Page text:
Even Obama requires a break

The president needs a well-deserved vacation to recharge.

Ronald Dixon

Late last month, President Barack Obama returned from a two-week vacation to Martha’s Vineyard, an island off of the coast of Dukes Country, Mass. His time out of the Oval Office prompted many Republicans, and even some Democrats, to criticize Obama for taking time off during major news events.

Despite the fact that there’s a wealth of important international issues at the forefront today, Obama was justified in taking a vacation with his family.

First, negative events, both domestic and international, are always happening. Due to the burdens placed upon the job of being president, who knows when his next vacation would be scheduled for. Perhaps when he leaves office in 2017?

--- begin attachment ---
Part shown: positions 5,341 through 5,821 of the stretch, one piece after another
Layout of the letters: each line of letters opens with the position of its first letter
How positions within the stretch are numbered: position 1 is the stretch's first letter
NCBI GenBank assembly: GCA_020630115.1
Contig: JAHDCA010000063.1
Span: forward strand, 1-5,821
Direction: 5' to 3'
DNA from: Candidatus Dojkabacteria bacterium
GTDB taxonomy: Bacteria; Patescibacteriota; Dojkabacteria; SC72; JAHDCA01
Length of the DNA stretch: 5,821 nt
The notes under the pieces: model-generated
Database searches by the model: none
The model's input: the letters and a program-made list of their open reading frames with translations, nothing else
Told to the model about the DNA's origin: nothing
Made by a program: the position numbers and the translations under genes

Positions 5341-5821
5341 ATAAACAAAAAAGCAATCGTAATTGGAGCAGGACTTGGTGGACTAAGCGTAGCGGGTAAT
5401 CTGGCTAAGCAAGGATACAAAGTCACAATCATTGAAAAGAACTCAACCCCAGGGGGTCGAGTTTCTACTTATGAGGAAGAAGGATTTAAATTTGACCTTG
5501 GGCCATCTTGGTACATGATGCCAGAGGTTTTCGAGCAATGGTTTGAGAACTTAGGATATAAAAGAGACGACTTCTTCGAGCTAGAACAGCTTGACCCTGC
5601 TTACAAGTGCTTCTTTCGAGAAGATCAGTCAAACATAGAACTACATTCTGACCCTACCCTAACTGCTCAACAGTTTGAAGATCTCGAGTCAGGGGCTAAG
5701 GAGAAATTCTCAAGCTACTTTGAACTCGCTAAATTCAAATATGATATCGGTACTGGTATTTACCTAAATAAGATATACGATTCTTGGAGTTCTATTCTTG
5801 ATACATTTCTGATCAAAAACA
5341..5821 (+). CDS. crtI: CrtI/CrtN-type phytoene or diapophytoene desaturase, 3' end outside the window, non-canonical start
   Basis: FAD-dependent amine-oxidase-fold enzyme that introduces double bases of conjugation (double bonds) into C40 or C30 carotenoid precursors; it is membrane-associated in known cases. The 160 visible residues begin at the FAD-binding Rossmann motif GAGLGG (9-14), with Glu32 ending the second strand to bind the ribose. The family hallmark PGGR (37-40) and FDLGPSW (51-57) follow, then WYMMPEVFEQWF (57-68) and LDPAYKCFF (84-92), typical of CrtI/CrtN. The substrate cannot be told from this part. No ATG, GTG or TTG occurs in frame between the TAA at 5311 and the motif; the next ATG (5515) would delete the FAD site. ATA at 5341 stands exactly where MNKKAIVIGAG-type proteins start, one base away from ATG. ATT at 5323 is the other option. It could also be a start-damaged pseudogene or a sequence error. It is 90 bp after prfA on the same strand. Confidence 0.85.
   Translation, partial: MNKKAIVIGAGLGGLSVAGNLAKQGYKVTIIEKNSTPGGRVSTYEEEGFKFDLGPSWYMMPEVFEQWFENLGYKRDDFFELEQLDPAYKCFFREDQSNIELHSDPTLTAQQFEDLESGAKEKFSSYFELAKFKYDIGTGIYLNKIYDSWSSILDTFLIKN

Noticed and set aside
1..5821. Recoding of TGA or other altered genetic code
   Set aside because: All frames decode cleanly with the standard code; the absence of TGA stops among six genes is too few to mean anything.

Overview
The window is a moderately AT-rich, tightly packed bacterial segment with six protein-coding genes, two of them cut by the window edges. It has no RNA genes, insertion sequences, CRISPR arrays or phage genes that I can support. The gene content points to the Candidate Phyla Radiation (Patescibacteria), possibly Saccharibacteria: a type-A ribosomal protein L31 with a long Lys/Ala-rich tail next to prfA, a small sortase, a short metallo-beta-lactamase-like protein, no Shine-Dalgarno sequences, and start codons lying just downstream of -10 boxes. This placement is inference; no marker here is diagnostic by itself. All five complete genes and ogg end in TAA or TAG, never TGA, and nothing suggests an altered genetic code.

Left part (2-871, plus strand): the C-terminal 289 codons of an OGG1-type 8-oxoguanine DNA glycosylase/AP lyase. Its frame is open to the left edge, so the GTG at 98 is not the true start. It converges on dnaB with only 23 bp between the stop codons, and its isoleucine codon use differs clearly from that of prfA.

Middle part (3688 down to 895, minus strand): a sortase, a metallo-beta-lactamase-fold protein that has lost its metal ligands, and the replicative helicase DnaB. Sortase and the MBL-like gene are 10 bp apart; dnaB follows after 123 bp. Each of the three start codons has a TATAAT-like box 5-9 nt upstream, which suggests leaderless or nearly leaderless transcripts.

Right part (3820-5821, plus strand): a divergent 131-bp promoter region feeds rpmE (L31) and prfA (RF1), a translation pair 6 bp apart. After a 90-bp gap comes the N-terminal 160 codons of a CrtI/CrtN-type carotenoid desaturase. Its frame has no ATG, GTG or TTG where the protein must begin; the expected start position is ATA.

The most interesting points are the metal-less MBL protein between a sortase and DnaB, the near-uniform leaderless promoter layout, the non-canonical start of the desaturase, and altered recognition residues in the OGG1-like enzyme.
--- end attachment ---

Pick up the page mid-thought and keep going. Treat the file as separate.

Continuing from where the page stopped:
Moreover, workers need vacation time in order to relax and rejuvenate. Vacations enhance worker productivity and reduce stress. This is especially true for national leaders, as their jobs are arguably the most stressful positions that can be undertaken. Also, when we consider how connected world leaders must be to their jobs, one could argue that Obama’s “vacation” wasn’t much of a vacation at all. He even took an extended break from the trip to head back to Washington.

Finally, is it really fair to critique Obama for taking vacations when other presidents have taken far more time off during their tenures in office? For example, as of Aug. 22, Obama had taken only 138 days of vacation, whereas George W. Bush had used 407 days by the same point in his presidency. Ronald Reagan had a total of 349 days. Finally, the GOP-controlled House is slated to work for only 112 days throughout the entire year, showing that the “do nothing” Congress works far less often than the President.

Ultimately, everyone needs a break, including the leader of the country.